Project Type

URC Presentation


Natural Resources and the Environment

College or School


Class Year



Environmental Science: Ecosystems

Faculty Research Advisor

Gregg Moore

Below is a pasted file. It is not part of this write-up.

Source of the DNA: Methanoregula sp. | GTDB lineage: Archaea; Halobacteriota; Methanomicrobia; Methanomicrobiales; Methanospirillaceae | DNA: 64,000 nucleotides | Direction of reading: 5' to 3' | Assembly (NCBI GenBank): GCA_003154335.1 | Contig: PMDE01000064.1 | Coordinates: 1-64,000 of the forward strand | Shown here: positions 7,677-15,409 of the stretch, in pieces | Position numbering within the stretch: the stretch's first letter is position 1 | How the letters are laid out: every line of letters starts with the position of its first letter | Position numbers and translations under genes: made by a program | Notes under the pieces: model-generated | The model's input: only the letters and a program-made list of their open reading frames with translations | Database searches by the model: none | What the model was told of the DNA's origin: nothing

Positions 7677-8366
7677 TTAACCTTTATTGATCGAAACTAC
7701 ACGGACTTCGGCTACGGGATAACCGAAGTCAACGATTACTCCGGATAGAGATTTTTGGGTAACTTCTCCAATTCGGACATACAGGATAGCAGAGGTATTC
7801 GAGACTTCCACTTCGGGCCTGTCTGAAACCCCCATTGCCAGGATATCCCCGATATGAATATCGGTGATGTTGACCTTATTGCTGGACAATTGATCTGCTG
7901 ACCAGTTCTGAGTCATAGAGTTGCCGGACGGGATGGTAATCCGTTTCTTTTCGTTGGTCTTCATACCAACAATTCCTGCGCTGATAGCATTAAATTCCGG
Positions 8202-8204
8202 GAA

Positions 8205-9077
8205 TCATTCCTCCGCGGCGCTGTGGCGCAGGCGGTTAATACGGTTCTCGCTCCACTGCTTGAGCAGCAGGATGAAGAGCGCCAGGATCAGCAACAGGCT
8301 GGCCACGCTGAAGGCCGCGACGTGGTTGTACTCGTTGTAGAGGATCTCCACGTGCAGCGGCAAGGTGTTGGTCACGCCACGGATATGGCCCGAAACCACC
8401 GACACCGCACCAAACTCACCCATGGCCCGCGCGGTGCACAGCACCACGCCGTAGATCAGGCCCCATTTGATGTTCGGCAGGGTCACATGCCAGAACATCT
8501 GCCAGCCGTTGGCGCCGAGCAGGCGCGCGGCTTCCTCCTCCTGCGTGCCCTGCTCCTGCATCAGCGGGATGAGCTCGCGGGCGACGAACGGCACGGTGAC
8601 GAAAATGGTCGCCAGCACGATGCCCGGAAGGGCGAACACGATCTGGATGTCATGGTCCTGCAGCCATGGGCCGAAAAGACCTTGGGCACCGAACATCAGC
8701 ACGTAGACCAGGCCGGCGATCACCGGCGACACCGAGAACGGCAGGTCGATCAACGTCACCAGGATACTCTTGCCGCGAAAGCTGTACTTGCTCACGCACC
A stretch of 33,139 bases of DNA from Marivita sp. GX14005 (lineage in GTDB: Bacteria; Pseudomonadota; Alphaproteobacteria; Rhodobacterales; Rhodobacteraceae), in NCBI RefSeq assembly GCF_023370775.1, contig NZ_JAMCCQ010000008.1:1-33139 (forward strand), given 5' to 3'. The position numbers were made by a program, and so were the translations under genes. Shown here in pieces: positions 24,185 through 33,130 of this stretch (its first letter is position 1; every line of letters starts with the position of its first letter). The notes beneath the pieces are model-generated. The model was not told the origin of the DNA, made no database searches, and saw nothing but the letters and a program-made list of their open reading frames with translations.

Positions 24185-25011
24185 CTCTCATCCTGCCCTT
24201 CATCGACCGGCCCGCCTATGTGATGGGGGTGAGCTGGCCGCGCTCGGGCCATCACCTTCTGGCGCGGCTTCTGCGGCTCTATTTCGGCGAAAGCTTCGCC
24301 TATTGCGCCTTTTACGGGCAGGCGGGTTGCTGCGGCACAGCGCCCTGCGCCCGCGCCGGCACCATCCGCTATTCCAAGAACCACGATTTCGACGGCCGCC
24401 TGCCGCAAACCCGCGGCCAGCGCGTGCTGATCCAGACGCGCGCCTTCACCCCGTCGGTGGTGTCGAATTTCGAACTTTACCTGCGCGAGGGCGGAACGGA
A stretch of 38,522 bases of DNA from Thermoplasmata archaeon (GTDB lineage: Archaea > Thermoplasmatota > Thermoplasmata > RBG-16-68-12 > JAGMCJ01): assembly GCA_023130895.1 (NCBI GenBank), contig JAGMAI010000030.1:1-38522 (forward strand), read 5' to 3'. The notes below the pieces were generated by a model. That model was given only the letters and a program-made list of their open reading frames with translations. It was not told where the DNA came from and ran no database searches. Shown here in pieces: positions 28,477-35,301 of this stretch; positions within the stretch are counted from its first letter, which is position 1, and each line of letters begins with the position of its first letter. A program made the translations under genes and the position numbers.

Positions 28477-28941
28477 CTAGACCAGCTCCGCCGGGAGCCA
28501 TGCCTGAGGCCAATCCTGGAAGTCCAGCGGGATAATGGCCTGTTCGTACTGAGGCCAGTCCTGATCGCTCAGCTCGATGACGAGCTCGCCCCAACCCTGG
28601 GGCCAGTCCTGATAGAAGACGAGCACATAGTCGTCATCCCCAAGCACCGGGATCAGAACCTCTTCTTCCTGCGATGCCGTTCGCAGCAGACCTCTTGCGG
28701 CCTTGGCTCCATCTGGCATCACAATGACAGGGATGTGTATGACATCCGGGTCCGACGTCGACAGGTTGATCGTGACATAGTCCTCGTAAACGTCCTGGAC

Salt marshes are incurring stress from several anthropogenic causes: sea level rise, invasive species, eutrophication, and increased intensity and frequency of storms. These stressors are causing the marsh edge to erode and the vegetation to retreat landward. The residential community of Moody Point located along the shores of Great Bay in Newmarket, New Hampshire is particularly susceptible to these changes, and is already experiencing erosion of walking paths which will soon threaten infrastructure. To determine if Moody Point is a viable location for a coastal restoration project, the Landowner Technical Assistance Program, operated by NH DES and UNH Cooperative Extension, has assessed the property and decided to begin a long-term study on this salt marsh. For this study erosion pins (iron rebar rods) were installed horizontally into the marsh edge at 25 locations and were monitored over a four-month period to determine erosion rates. Other environmental parameters were monitored including vegetation (species composition, percent cover) and porewater (pH, salinity, redox potential, and sulfides). Preliminary data shows vegetated percent cover decreases from low marsh to high marsh, and species richness is greatest in the high marsh. Salinity, pH, and sulfide concentrations are highest in the low marsh, while the redox potential is the most negative. Comparing salinity, pH, sulfides, and redox potential to plot distance away from the vegetated edge produces a stronger relationship than comparison to plot elevation. Changes in porewater chemistry and vegetation communities may indicate more frequent flooding and higher risk of erosion.